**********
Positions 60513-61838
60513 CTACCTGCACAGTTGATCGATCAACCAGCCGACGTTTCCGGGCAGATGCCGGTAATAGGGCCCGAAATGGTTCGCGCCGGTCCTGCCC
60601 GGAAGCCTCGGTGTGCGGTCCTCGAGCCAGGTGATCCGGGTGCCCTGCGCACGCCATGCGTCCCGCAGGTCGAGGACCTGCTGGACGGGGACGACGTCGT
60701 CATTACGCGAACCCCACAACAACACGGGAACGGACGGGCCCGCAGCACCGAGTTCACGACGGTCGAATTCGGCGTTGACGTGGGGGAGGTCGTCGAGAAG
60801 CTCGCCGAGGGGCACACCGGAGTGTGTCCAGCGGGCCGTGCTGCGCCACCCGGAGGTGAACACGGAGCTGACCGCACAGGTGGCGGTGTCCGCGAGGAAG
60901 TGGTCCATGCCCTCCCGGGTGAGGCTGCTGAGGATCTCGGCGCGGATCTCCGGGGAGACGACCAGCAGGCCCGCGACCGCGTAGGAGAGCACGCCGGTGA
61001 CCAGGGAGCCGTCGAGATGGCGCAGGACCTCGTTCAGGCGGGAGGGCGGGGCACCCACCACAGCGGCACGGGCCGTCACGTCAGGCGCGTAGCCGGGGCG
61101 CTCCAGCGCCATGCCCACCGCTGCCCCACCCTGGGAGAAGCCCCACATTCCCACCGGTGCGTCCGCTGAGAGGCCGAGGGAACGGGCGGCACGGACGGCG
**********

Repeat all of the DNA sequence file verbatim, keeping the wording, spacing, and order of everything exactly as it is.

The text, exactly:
Positions 60513-61838
60513 CTACCTGCACAGTTGATCGATCAACCAGCCGACGTTTCCGGGCAGATGCCGGTAATAGGGCCCGAAATGGTTCGCGCCGGTCCTGCCC
60601 GGAAGCCTCGGTGTGCGGTCCTCGAGCCAGGTGATCCGGGTGCCCTGCGCACGCCATGCGTCCCGCAGGTCGAGGACCTGCTGGACGGGGACGACGTCGT
60701 CATTACGCGAACCCCACAACAACACGGGAACGGACGGGCCCGCAGCACCGAGTTCACGACGGTCGAATTCGGCGTTGACGTGGGGGAGGTCGTCGAGAAG
60801 CTCGCCGAGGGGCACACCGGAGTGTGTCCAGCGGGCCGTGCTGCGCCACCCGGAGGTGAACACGGAGCTGACCGCACAGGTGGCGGTGTCCGCGAGGAAG
60901 TGGTCCATGCCCTCCCGGGTGAGGCTGCTGAGGATCTCGGCGCGGATCTCCGGGGAGACGACCAGCAGGCCCGCGACCGCGTAGGAGAGCACGCCGGTGA
61001 CCAGGGAGCCGTCGAGATGGCGCAGGACCTCGTTCAGGCGGGAGGGCGGGGCACCCACCACAGCGGCACGGGCCGTCACGTCAGGCGCGTAGCCGGGGCG
61101 CTCCAGCGCCATGCCCACCGCTGCCCCACCCTGGGAGAAGCCCCACATTCCCACCGGTGCGTCCGCTGAGAGGCCGAGGGAACGGGCGGCACGGACGGCG